The '90s were a moment of tremendous upheaval in international cinema. Here in America, the revolt against Hollywood's bland output a decade earlier had resulted in a small window in which American independent cinema became commercially viable and started seeping into more mainstream fare. Young and exciting directors, most of whom are now A-listers, were given resources and able to make multiple films.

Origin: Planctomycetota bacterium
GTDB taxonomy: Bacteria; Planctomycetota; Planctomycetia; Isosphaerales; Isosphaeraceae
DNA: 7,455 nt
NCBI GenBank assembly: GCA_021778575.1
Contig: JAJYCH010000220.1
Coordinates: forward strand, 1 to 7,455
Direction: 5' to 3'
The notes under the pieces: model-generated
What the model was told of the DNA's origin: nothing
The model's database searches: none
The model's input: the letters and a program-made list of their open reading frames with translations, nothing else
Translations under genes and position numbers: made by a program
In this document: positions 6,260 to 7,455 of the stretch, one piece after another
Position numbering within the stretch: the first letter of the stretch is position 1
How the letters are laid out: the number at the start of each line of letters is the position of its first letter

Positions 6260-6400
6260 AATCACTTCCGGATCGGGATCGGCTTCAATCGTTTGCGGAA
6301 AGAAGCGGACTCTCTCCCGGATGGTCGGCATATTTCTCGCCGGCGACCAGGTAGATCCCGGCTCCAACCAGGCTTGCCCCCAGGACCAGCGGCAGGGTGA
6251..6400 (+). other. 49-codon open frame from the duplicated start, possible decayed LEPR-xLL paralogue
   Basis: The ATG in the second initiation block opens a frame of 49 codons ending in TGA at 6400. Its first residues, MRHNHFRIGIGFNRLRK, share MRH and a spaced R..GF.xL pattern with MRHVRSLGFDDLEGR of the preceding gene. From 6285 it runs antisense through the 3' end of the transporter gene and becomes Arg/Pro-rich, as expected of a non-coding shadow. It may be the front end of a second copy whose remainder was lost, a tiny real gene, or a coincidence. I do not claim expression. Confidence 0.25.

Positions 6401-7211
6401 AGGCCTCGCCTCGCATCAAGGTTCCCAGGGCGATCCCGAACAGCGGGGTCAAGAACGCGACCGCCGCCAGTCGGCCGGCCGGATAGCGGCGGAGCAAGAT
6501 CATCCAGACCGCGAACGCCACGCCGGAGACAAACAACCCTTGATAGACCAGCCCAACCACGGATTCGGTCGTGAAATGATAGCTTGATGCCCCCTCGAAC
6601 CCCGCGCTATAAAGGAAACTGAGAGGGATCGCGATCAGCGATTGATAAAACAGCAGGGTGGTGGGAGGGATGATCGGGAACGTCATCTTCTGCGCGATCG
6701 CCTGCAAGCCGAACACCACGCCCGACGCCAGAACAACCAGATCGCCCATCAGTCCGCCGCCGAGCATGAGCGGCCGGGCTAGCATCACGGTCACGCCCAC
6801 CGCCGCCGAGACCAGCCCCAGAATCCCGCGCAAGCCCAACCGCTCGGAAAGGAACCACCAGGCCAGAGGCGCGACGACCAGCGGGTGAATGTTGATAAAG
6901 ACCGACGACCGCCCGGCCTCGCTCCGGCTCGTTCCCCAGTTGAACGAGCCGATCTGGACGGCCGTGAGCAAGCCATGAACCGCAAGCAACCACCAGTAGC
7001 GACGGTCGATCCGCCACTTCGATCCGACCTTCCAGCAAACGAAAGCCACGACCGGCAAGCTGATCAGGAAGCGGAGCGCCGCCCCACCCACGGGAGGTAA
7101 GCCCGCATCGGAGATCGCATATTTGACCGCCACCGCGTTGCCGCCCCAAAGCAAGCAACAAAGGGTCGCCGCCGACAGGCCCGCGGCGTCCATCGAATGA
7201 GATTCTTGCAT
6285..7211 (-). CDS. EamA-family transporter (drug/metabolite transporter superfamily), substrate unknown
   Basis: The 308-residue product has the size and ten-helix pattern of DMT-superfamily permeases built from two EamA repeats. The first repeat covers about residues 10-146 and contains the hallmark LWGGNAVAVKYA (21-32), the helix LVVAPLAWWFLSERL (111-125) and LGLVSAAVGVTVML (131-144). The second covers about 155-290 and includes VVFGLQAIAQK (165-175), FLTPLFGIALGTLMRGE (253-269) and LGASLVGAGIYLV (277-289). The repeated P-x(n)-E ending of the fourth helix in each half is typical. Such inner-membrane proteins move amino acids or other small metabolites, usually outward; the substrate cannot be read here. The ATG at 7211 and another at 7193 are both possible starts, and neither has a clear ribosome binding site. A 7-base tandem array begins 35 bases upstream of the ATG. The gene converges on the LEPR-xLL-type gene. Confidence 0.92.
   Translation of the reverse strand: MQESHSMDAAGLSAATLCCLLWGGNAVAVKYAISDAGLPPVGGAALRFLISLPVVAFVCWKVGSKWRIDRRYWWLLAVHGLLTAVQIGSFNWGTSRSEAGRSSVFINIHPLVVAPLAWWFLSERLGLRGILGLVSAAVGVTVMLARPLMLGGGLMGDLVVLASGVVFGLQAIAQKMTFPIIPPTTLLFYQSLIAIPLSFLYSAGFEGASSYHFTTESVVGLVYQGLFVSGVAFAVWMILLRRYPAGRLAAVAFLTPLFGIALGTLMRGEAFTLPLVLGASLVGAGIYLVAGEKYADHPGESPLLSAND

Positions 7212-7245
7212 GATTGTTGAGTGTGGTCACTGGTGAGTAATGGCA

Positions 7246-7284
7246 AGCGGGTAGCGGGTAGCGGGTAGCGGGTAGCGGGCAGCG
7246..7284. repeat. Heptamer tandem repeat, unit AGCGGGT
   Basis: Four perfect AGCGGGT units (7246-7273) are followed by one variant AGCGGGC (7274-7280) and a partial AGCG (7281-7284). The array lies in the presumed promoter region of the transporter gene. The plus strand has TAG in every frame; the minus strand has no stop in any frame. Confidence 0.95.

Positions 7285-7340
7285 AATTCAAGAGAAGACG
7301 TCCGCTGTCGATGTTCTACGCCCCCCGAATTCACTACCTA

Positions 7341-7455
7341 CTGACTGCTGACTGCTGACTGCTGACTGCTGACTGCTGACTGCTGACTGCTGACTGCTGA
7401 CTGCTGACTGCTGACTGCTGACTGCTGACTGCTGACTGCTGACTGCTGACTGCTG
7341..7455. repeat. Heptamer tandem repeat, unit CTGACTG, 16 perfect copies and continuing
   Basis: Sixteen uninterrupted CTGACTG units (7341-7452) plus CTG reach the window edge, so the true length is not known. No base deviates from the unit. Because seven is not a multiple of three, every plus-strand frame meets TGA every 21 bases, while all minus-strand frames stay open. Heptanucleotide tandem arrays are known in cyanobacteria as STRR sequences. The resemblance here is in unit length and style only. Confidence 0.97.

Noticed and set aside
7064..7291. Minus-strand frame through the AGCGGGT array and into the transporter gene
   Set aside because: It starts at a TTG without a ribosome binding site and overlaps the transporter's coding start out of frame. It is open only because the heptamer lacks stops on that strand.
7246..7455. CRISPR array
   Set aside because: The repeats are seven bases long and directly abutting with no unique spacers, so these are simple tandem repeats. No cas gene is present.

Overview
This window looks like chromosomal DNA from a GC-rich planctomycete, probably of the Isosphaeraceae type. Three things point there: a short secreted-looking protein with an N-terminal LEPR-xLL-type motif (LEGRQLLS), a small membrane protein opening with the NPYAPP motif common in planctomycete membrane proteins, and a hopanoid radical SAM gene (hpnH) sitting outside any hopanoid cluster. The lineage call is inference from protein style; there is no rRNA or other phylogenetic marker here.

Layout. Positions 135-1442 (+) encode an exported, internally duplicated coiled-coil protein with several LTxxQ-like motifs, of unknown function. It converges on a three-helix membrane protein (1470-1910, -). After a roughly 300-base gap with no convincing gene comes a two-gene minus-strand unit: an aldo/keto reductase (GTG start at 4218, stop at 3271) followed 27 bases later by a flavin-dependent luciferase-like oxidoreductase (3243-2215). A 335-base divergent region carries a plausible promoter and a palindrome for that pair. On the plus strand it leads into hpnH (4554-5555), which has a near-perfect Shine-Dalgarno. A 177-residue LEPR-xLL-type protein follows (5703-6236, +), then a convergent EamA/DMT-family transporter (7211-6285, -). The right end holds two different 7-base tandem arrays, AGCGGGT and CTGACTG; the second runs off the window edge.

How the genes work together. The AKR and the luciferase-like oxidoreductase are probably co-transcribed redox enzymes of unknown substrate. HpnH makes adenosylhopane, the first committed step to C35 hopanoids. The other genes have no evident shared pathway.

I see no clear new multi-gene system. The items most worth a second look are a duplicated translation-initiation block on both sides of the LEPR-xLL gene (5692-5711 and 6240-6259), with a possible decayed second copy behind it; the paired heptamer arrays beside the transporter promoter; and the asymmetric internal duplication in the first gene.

On the international scene, the Iranian New Wave unloaded a treasure trove of new films, the great run of Hong Kong cinema was peaking and maturing, three great autuers completely upended how films in Taiwan were made, and a pair of Danish directors with a dogma wanted to change how every film was made.
Directors like Abbas Kiarostami, Wong Kar-Wai, David Lynch and Quentin Tarantino reinvented cinema on their own terms and gained recognition as superstars for doing so, each winning major prizes at Cannes.